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Publication numberUS8168540 B1
Publication typeGrant
Application numberUS 12/649,237
Publication dateMay 1, 2012
Filing dateDec 29, 2009
Priority dateDec 29, 2009
Also published asUS8377824
Publication number12649237, 649237, US 8168540 B1, US 8168540B1, US-B1-8168540, US8168540 B1, US8168540B1
InventorsJonathan Reid, Sesha Varadarajan, Ugur Emekli
Original AssigneeNovellus Systems, Inc.
Export CitationBiBTeX, EndNote, RefMan
External Links: USPTO, USPTO Assignment, Espacenet
Methods and apparatus for depositing copper on tungsten
US 8168540 B1
Abstract
Apparatus and methods for depositing copper on tungsten are presented. The invention finds particular use in the semiconductor industry for depositing copper seed layers onto fields or through silicon vias having tungsten barrier layers, both reducing cost and complexity of existing methods.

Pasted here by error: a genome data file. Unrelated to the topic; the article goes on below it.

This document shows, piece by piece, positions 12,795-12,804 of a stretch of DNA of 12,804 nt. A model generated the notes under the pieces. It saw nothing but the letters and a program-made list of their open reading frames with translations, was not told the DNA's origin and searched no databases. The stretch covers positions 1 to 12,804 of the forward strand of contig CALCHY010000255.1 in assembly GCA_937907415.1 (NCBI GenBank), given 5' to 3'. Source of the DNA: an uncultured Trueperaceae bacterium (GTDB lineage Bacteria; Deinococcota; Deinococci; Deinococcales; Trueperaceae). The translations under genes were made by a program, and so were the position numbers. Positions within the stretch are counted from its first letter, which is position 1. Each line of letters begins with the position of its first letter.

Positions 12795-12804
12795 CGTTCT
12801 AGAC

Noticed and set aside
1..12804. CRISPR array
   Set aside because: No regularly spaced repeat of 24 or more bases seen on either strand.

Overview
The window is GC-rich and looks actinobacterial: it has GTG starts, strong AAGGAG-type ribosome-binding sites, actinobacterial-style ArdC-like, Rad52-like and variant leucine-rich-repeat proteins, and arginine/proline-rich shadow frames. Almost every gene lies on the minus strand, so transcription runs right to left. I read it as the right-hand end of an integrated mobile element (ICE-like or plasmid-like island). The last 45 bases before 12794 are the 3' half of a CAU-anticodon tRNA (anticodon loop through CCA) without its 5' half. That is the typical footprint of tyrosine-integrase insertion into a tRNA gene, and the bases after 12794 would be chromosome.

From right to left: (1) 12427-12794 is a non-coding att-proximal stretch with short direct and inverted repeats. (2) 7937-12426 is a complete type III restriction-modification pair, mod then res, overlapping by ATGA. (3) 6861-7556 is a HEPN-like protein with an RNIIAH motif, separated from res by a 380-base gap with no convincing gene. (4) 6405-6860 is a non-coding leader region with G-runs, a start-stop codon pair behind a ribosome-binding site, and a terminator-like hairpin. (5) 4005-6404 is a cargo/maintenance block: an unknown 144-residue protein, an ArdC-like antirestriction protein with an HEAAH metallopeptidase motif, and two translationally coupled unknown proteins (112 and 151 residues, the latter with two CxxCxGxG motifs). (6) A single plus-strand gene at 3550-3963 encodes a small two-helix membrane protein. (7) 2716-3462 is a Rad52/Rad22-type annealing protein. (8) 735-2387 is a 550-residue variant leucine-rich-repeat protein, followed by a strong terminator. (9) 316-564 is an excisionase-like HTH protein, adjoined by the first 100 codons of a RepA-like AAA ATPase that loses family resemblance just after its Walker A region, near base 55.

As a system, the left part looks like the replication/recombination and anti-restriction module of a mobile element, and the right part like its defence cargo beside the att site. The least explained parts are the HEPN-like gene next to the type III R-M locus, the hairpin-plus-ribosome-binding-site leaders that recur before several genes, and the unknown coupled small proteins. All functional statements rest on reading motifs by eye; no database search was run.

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Claims(30)
1. A semiconductor processing method for depositing copper comprising:
providing a semiconductor wafer having a tungsten layer thereon;
exposing the tungsten layer to an acidic medium contained in an electroplating bath, the acidic medium being substantially free of copper ions;
applying a negative current density to the tungsten layer to form a preconditioned tungsten surface while exposing the tungsten layer to the acidic medium contained in an electroplating bath;
introducing copper ions to the acidic medium maintained in the electroplating bath used to form the preconditioned tungsten surface; and
electroplating a copper seed layer onto the preconditioned tungsten surface of the tungsten layer in the electroplating bath having the acidic medium containing the copper ions.